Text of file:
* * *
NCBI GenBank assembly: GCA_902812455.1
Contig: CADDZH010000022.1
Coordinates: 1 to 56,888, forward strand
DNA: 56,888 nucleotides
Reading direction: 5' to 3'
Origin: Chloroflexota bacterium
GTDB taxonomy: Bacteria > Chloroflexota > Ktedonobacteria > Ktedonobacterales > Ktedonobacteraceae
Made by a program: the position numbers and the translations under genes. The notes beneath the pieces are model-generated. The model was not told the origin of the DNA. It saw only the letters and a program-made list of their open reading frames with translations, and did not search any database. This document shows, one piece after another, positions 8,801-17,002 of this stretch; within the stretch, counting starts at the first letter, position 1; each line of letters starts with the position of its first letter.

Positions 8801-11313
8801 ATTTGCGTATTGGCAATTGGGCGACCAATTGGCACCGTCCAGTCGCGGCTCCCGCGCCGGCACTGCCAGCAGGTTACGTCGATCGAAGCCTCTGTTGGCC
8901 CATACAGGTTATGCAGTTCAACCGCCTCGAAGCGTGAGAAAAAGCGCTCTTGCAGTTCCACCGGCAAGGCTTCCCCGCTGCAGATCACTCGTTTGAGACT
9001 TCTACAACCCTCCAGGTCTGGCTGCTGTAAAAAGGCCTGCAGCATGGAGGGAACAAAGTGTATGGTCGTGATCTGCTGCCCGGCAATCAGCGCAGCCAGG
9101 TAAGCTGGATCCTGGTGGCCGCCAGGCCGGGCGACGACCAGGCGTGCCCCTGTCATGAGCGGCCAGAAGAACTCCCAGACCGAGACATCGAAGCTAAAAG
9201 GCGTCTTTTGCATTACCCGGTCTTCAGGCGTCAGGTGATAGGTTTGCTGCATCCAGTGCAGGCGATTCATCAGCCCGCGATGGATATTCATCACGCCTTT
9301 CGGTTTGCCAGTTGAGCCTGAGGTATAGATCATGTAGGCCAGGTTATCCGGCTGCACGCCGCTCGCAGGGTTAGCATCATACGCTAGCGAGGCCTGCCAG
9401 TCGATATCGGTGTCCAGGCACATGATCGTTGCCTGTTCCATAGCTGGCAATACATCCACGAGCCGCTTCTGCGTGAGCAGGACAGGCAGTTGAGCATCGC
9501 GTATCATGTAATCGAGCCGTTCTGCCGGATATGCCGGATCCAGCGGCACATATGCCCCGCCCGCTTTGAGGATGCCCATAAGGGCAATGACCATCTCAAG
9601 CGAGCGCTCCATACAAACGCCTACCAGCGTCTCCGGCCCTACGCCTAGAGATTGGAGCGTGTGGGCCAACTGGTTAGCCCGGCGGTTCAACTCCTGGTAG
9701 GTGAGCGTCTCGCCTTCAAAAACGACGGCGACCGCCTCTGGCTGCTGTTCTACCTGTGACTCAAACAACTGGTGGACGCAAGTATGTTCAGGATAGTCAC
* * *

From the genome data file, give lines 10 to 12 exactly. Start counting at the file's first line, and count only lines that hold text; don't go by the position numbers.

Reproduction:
8801 ATTTGCGTATTGGCAATTGGGCGACCAATTGGCACCGTCCAGTCGCGGCTCCCGCGCCGGCACTGCCAGCAGGTTACGTCGATCGAAGCCTCTGTTGGCC
8901 CATACAGGTTATGCAGTTCAACCGCCTCGAAGCGTGAGAAAAAGCGCTCTTGCAGTTCCACCGGCAAGGCTTCCCCGCTGCAGATCACTCGTTTGAGACT
9001 TCTACAACCCTCCAGGTCTGGCTGCTGTAAAAAGGCCTGCAGCATGGAGGGAACAAAGTGTATGGTCGTGATCTGCTGCCCGGCAATCAGCGCAGCCAGG